Podcast: Heroes & Humans of Football
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Episode 8: Uncancelling Hakan Sukur

During the 90s and 2000s, Sukur is a Turkish superstar and Gulen is allied with Turkey’s Recep Tayyip Erdogan

May 9, 2024
Heroes & Humans of Football (Podcast)
May 2, 2024

Episode 8: Uncancelling Hakan Sukur

Hakan Sukur is Turkey’s greatest ever footballer, highest goalscorer, and still the man who holds the record for scoring the fastest goal in a World Cup after just 11 seconds in 2002. 

But for the last nine years he’s been living in self-imposed exile in the US, moonlighting as an Uber driver, and having his legacy wiped from the records of Turkish footballing history. Turkey’s ruling AKP party has branded him a “terrorist”, and even saying his name on TV can get you the sack, as one commentator found out during the Qatar World Cup. 

This is the story of a footballing hero who has suffered a humbling fall caused by politics, upheaval and a failed coup in Turkey. Sukur, whose father was born in Bosnia and his mother in North Macedonia, helped Turkey finish third in the 2002 World Cup and led his Galatasaray team to a UEFA Cup triumph in 2000 – the first European trophy won by a Turkish domestic side and the high watermark of Turkish football this century.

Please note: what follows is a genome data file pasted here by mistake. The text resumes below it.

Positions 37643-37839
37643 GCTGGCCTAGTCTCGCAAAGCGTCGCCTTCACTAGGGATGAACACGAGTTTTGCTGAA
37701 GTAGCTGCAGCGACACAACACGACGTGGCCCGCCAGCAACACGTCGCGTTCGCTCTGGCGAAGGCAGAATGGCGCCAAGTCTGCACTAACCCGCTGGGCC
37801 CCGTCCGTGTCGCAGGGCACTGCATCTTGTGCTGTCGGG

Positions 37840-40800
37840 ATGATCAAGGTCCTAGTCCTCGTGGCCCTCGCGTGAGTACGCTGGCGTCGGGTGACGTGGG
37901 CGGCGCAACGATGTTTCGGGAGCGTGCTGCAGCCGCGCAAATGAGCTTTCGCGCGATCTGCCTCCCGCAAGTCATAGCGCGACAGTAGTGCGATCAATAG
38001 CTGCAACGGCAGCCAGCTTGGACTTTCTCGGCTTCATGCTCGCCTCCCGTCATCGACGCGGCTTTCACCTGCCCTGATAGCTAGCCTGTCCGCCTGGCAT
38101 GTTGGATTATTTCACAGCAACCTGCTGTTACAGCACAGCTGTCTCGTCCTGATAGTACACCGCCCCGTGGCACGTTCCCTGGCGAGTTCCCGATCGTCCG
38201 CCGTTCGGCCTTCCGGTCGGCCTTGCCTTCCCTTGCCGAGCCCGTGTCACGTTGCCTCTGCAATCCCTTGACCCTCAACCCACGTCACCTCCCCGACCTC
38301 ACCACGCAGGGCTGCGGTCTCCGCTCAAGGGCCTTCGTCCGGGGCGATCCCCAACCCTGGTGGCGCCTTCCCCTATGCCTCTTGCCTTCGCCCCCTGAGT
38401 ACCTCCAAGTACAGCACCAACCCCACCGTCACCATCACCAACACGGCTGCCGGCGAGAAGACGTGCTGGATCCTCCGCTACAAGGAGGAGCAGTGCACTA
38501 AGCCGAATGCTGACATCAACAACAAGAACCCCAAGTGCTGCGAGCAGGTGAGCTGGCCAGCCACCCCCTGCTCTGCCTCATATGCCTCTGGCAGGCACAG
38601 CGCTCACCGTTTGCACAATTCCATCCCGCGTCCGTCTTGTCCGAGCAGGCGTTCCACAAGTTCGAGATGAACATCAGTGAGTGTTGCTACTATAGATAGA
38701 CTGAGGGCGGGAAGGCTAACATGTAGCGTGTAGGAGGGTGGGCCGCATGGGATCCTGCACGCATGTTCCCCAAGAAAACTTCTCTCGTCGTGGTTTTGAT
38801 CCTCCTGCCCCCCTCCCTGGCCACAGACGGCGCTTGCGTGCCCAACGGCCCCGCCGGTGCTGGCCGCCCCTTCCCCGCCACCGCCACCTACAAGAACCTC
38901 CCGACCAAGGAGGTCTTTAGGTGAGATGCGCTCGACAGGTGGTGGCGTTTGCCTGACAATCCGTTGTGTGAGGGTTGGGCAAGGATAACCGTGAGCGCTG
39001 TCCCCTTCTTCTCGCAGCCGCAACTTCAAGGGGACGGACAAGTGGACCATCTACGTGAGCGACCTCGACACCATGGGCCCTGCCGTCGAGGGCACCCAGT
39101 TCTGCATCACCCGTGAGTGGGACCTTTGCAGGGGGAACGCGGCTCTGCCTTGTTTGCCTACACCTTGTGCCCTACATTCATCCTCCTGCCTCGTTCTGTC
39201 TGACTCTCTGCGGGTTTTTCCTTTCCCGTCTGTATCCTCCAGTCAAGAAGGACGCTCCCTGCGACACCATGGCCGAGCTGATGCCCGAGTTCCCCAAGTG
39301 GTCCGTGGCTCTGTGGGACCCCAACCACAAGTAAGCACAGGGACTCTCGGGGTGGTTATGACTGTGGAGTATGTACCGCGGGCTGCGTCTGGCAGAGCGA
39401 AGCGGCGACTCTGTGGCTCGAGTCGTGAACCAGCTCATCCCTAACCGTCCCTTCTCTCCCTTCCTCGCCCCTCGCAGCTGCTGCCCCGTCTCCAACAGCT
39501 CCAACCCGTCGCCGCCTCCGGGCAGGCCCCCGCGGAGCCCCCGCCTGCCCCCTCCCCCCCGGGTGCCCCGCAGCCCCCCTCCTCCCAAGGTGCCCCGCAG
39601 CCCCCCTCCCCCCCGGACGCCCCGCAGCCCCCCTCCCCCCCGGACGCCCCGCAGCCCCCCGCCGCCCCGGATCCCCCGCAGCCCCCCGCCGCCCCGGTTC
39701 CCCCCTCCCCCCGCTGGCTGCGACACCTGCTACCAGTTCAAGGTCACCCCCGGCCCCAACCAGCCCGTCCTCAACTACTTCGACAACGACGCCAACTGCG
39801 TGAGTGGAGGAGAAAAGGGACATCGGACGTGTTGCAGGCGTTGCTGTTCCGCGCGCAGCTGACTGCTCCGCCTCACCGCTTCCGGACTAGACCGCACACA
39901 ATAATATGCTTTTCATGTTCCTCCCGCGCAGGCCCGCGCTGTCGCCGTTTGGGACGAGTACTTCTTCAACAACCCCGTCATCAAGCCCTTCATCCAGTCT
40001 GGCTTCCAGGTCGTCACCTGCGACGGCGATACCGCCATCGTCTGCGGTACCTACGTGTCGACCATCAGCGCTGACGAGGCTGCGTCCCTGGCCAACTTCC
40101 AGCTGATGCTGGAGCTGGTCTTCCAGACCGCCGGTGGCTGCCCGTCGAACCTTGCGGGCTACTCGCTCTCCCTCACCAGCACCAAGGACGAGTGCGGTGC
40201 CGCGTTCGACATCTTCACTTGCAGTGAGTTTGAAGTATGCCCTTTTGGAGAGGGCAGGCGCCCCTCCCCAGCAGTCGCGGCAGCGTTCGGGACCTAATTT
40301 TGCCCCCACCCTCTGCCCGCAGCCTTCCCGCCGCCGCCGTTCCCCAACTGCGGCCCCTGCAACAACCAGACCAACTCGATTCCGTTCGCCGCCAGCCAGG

Known as the “Bull of the Bosphorus” for his goal-scoring instincts, Sukur combined his football career with membership of Turkey’s Hizmet movement, a religious organisation led by Islamic scholar, Fethullah Gulen, which has been dubbed as part of Turkey’s “deep state”. The movement recruited lawyers, civil servants, politicians and footballers – and were active in the Galatasaray changing room in the 2000s, says author and anthropologist John McManus. 

During the 90s and 2000s, Sukur is a Turkish superstar and Gulen is allied with Turkey’s Recep Tayyip Erdogan, the leader of the conservative AKP party, who became prime minister in 2003 and the country’s current president. After retiring from football in 2007, Sukur became a member of parliament for Erdogan’s party while retaining his Gulen affiliations, but claims he was always a reluctant politician. 

In 2013, Gulen and Erdogan have a spectacular fall-out and Sukur, a national hero, is caught in the middle of an internecine struggle for power and influence in Turkey. In 2015, he flees to the US after being prosecuted over a tweet which “insults the president”. Sukur would never return to his homeland. 

The episode charts the spectacular cancellation of a footballing icon whose political allegiances put him on the wrong side of an increasingly authoritarian government. In telling his story, Simon and Mehreen attempt to uncancel Hakan Sukur.